• Additional implications can arise for the tag-/drag along clauses usually contained in partnership agreements. They usually stipulate that employees are obliged to sell their shares at the same conditions as those of the investor. However, if, according to what has been said above, some of the purchase price is paid not to the former employee but to the employer, this might constitute unequal treatment; as a precaution, the clause should permit this as a precaution to ensure that it is enforceable.

IV. Transforming VSOPs into ESOPs

The fact that the tax aspects of ESOPs are more attractive than those of VSOPs could lead especially start-ups and SMEs to consider transforming their existing virtual stock option plans into ESOPs. Such restructuring is basically possible.

If and to the extent that a company intends to transform a VSOP into an ESOP, as far as possible, the transformation should be the same for everyone who participates in the plan to avoid any labour law risks related to the German General Equal Treatment Act (Allgemeines Gleichbehandlungsgesetz). The company should enter into an agreement with each beneficiary that includes the termination of the VSOP and the conditions of the new ESOP. Depending on the structure, each governing body of the company might need to grant its consent to the transformation.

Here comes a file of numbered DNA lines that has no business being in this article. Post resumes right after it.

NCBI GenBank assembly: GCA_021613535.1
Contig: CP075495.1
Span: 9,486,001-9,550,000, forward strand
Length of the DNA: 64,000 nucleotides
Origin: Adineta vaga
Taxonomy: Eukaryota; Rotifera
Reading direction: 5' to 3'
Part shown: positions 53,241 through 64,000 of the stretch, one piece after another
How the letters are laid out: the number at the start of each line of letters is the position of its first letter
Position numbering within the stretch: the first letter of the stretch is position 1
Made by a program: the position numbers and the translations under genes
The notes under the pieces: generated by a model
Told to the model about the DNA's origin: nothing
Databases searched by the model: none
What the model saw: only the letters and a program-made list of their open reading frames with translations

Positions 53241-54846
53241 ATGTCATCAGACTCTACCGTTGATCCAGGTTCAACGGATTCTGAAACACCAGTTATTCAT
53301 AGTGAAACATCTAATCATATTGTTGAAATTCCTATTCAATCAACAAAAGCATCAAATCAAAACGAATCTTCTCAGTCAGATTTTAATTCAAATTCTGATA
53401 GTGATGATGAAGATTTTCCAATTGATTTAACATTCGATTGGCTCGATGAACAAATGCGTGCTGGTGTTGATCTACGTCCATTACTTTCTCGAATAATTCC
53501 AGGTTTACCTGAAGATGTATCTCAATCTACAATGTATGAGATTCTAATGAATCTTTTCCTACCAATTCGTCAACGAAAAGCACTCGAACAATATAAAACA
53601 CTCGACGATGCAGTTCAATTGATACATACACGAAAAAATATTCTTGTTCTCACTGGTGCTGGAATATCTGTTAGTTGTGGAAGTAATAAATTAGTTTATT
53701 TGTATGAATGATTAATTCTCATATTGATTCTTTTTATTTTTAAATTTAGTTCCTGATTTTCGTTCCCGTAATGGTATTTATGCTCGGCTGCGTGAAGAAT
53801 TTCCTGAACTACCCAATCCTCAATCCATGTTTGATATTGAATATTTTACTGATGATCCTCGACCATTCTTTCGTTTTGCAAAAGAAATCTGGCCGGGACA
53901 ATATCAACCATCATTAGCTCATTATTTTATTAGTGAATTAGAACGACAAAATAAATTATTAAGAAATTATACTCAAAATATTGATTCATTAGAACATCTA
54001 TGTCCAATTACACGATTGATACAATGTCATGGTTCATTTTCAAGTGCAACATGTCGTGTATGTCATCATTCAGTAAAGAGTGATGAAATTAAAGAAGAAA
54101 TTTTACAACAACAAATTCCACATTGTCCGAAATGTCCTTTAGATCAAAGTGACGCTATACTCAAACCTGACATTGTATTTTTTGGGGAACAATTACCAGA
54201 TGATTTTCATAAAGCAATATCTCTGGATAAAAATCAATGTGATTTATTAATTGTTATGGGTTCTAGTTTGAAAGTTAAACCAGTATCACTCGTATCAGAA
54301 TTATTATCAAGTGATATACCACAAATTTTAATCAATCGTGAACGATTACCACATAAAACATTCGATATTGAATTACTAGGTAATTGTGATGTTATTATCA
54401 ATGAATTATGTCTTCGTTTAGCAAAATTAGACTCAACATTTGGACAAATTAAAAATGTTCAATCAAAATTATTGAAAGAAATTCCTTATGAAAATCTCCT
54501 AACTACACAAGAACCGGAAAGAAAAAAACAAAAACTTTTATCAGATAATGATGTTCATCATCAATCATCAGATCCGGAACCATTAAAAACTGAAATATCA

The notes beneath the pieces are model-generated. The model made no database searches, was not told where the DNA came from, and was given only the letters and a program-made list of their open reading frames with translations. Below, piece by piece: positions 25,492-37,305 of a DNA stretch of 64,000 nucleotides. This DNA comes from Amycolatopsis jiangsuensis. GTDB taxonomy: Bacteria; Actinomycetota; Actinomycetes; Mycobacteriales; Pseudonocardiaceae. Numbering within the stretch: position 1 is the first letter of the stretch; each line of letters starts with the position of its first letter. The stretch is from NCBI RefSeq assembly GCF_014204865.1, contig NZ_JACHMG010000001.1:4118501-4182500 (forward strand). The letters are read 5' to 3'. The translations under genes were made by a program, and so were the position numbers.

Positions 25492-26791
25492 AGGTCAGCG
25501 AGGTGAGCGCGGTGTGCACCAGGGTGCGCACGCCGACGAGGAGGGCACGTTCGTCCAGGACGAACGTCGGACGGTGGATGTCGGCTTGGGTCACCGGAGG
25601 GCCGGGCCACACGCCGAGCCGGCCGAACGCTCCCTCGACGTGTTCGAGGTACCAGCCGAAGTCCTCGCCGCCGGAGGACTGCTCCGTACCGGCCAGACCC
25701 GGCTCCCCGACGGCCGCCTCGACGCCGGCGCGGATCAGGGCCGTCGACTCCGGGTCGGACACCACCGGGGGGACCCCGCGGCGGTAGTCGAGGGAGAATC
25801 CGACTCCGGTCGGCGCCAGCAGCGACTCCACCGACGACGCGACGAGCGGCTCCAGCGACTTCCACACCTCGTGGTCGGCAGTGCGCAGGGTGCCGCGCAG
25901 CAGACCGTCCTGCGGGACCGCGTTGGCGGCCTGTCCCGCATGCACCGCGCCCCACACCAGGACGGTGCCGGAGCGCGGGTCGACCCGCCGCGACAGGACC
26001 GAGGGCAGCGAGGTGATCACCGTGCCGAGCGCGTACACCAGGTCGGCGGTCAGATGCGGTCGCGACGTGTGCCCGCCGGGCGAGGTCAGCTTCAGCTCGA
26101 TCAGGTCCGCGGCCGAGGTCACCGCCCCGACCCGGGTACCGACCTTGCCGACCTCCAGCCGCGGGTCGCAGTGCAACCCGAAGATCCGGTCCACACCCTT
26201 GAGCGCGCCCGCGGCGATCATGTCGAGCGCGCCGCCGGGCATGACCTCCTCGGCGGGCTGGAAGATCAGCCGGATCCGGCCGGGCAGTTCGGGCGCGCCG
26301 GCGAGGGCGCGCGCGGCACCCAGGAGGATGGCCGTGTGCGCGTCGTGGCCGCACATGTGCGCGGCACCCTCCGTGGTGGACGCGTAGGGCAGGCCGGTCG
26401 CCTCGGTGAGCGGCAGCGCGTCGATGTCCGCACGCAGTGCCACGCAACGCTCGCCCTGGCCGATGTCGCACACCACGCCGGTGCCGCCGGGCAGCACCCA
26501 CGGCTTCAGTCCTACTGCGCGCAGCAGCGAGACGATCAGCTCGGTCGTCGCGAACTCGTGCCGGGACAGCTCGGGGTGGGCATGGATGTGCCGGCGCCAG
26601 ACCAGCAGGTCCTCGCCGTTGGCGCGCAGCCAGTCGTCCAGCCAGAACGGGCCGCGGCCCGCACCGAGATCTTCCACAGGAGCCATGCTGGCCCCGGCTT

From a tax viewpoint, the structure of the VSOP that is in place is critical. The transformation of a vested claim arising from a VSOP into an ESOP could be considered as advance disposition subject to income tax of a VSOP claim for granting the ESOP. The result would be that this transaction would have to be considered a flow of funds from the VSOP equal to the amount of the ESOP. Such a premature disposal flow would not be privileged under section 19a of the Income Tax Act.

But even for VSOP claims that have not become vested, the question would arise as to whether section 19a of the Income Tax Act is applicable because this assumes that the ESOP shares are granted in addition to the employee compensation that was already owed. If not-yet-vested VSOP claims were classified as “owed employee compensation”, this prerequisite would not be fulfilled. However, in our opinion, the reasons for not classifying these claims as owed employee compensation seem to carry more weight, particularly because they had not yet arisen on the date of transformation and thus were not owed.

Because the boundary between vested and unvested claims is blurry and the evaluation of a transformation under tax law varies from case to case, procuring binding information or income tax information from the financial authorities or using a tax insurance solution should be considered for each individual case.

C. Outlook

Legislators have used the Future Financing Act to expand the scope of applicability of the tax deferral provision in section 19a of the Income Tax Act for ESOPs at companies from start-ups to medium-sized companies and made (direct and indirect) real stock ownership more attractive. The response to the amendments, particularly in the venture capital scene, has been consistently positive, so an increase in the number of ESOPs can be expected. The practical implementation requires attention to some challenges that can arise in individual cases. Feel free to contact us.